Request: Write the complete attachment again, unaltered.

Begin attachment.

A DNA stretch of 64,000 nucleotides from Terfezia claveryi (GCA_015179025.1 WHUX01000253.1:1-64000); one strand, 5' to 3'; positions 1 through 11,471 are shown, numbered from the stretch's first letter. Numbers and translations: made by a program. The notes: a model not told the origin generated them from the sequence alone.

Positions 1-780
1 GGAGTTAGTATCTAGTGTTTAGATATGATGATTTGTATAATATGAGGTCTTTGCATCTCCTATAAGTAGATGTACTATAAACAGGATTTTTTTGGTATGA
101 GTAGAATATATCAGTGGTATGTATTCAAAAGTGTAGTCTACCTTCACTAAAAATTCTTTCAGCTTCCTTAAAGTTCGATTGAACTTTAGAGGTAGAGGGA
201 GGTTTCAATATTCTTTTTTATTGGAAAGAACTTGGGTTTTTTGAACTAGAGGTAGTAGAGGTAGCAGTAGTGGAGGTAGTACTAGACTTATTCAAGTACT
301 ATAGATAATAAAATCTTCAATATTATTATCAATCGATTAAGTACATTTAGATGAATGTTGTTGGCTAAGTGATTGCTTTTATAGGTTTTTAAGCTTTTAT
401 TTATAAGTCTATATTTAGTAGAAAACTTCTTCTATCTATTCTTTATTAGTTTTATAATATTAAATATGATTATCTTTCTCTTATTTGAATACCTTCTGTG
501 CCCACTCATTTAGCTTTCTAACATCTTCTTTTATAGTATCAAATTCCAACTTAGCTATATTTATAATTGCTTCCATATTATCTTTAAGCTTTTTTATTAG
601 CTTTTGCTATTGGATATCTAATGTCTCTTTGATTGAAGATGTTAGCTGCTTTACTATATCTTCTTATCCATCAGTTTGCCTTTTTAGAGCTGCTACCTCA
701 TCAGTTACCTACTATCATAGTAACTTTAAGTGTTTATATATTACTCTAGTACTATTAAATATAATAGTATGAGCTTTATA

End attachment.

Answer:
A DNA stretch of 64,000 nucleotides from Terfezia claveryi (GCA_015179025.1 WHUX01000253.1:1-64000); one strand, 5' to 3'; positions 1 through 11,471 are shown, numbered from the stretch's first letter. Numbers and translations: made by a program. The notes: a model not told the origin generated them from the sequence alone.

Positions 1-780
1 GGAGTTAGTATCTAGTGTTTAGATATGATGATTTGTATAATATGAGGTCTTTGCATCTCCTATAAGTAGATGTACTATAAACAGGATTTTTTTGGTATGA
101 GTAGAATATATCAGTGGTATGTATTCAAAAGTGTAGTCTACCTTCACTAAAAATTCTTTCAGCTTCCTTAAAGTTCGATTGAACTTTAGAGGTAGAGGGA
201 GGTTTCAATATTCTTTTTTATTGGAAAGAACTTGGGTTTTTTGAACTAGAGGTAGTAGAGGTAGCAGTAGTGGAGGTAGTACTAGACTTATTCAAGTACT
301 ATAGATAATAAAATCTTCAATATTATTATCAATCGATTAAGTACATTTAGATGAATGTTGTTGGCTAAGTGATTGCTTTTATAGGTTTTTAAGCTTTTAT
401 TTATAAGTCTATATTTAGTAGAAAACTTCTTCTATCTATTCTTTATTAGTTTTATAATATTAAATATGATTATCTTTCTCTTATTTGAATACCTTCTGTG
501 CCCACTCATTTAGCTTTCTAACATCTTCTTTTATAGTATCAAATTCCAACTTAGCTATATTTATAATTGCTTCCATATTATCTTTAAGCTTTTTTATTAG
601 CTTTTGCTATTGGATATCTAATGTCTCTTTGATTGAAGATGTTAGCTGCTTTACTATATCTTCTTATCCATCAGTTTGCCTTTTTAGAGCTGCTACCTCA
701 TCAGTTACCTACTATCATAGTAACTTTAAGTGTTTATATATTACTCTAGTACTATTAAATATAATAGTATGAGCTTTATA